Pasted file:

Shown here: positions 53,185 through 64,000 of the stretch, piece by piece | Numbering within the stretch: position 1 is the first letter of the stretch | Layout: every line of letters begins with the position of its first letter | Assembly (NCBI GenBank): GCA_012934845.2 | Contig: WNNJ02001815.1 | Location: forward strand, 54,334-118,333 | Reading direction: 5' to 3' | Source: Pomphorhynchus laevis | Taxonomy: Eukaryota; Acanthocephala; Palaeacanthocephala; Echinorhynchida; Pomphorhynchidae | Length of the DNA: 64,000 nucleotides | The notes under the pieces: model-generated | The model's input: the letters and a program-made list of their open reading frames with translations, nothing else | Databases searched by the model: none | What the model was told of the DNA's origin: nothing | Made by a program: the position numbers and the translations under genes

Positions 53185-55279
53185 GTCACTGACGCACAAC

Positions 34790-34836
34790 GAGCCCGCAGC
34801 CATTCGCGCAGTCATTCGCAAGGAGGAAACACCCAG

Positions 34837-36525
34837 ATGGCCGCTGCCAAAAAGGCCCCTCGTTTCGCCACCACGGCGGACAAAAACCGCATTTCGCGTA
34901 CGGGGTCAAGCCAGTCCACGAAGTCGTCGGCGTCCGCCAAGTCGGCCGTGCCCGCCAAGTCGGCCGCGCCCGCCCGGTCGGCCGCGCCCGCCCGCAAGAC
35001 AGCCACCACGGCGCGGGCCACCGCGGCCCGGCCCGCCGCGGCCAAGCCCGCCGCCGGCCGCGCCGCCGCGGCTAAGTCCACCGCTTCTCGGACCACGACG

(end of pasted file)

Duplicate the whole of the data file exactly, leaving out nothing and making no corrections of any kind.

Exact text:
Shown here: positions 53,185 through 64,000 of the stretch, piece by piece | Numbering within the stretch: position 1 is the first letter of the stretch | Layout: every line of letters begins with the position of its first letter | Assembly (NCBI GenBank): GCA_012934845.2 | Contig: WNNJ02001815.1 | Location: forward strand, 54,334-118,333 | Reading direction: 5' to 3' | Source: Pomphorhynchus laevis | Taxonomy: Eukaryota; Acanthocephala; Palaeacanthocephala; Echinorhynchida; Pomphorhynchidae | Length of the DNA: 64,000 nucleotides | The notes under the pieces: model-generated | The model's input: the letters and a program-made list of their open reading frames with translations, nothing else | Databases searched by the model: none | What the model was told of the DNA's origin: nothing | Made by a program: the position numbers and the translations under genes

Positions 53185-55279
53185 GTCACTGACGCACAAC

Positions 34790-34836
34790 GAGCCCGCAGC
34801 CATTCGCGCAGTCATTCGCAAGGAGGAAACACCCAG

Positions 34837-36525
34837 ATGGCCGCTGCCAAAAAGGCCCCTCGTTTCGCCACCACGGCGGACAAAAACCGCATTTCGCGTA
34901 CGGGGTCAAGCCAGTCCACGAAGTCGTCGGCGTCCGCCAAGTCGGCCGTGCCCGCCAAGTCGGCCGCGCCCGCCCGGTCGGCCGCGCCCGCCCGCAAGAC
35001 AGCCACCACGGCGCGGGCCACCGCGGCCCGGCCCGCCGCGGCCAAGCCCGCCGCCGGCCGCGCCGCCGCGGCTAAGTCCACCGCTTCTCGGACCACGACG